Why This Book?
Transit-oriented development can be used as a tool to support family-friendly communities and high-quality education. Transit-oriented development (TOD) is a mix of housing, retail and/or commercial development, and amenities in a walkable neighborhood with high-quality public transportation. Interest in TOD has grown across the country to achieve multiple goals, including:
Reduced automobile trips and greenhouse gas emissions;
Increased transit ridership and transit agency revenues;
The potential for increased and/or sustained property values near transit;
Improved access to jobs for households of all incomes;
Reduced infrastructure costs, compared to what is required to support sprawling growth;
Reduced transportation costs for residents;
Improved public health due to increased walking and biking;
Creation of a sense of community and place.
Recent TOD projects have often catered more to young professionals, empty nesters or other households without children, as these…
The development of Bus Rapid Transit (BRT) systems is relatively recent in the United States, but several systems are in operation and more are advancing. There is a need for a more comprehensive understanding of the relationship between land use and BRT system development, particularly in comparison to other fixed-guideway modes such as heavy and light rail. While recognizing that existing land uses have an important and complex influence on the development costs and benefits of fixed-guideway projects, this research focuses primarily on the impact such projects have had on existing and future land uses and economic development, as well as the policies and practices that have been used by local governments that have the potential to affect development. Finally, additional note has been taken as to whether the benefits and incentives offered along transit corridors between Bus Rapid Transit (BRT) and Light Rail Transit (LRT) are equitable in cities where both modes…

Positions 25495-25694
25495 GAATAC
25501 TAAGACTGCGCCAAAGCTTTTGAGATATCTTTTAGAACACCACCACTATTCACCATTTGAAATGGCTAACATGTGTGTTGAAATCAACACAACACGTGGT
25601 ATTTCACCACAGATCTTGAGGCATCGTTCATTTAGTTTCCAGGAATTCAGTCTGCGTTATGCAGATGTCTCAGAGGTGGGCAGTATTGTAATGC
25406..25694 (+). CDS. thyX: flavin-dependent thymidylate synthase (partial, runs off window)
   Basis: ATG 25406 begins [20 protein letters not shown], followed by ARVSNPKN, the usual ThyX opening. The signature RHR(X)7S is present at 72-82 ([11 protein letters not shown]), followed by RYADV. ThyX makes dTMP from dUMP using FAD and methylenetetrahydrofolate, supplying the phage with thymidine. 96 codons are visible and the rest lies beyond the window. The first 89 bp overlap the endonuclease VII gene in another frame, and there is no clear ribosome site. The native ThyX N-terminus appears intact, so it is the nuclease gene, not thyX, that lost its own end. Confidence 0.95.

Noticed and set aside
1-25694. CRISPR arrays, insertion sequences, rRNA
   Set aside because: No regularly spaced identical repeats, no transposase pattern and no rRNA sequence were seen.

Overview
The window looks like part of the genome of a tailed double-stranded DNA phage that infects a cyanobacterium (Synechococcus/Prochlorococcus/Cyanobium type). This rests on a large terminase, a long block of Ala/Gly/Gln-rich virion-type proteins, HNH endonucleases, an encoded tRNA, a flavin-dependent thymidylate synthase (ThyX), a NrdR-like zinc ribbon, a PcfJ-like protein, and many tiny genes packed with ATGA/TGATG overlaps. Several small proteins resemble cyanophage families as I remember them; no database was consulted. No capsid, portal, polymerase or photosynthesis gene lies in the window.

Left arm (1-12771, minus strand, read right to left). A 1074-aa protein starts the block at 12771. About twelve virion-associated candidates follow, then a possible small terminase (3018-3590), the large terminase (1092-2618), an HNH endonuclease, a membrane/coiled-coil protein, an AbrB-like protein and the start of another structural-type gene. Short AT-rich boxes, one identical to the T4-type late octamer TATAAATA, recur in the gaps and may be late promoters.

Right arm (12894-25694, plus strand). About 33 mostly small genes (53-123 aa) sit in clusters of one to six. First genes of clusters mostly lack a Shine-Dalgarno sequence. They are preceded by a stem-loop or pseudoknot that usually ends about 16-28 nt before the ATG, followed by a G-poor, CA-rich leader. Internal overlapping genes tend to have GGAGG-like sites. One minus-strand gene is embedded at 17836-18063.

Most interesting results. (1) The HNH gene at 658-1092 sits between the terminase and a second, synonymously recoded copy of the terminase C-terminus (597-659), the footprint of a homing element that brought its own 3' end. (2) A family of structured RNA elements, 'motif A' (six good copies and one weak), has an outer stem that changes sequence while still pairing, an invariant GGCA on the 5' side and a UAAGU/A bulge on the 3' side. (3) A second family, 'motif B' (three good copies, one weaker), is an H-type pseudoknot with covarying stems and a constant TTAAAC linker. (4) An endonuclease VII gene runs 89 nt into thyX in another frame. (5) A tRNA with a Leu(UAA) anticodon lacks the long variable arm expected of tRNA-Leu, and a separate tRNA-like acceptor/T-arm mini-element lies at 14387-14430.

The Maryland Department of General Services (DGS) in association with the Maryland Department of Transportation (MDOT) and the Maryland Department of Planning (MDP), and in collaboration with the City of Baltimore, seek expressions of interest from experienced developers of mixed-use projects for the redevelopment into a mixed-use, transit oriented development (TOD) of Parcels E and F, adjacent to the State Office Building complex at “State Center,” in the heart of Baltimore’s Cultural District.
This paper will present the findings of a 2-year research project that defined community-based criteria for decision-making for the provision of light rail into underserved areas of Baltimore, Maryland, and delineated key areas along the light rail corridor to promote economic development opportunities, increase visual character, and strengthen community linkages. The research defined the guiding principles and strategies, hence, the framework in which a light rail line that is a clean, quiet, fast, and efficient mode of urban transportation, and that is likely to attract a diverse ridership, can be developed in Baltimore.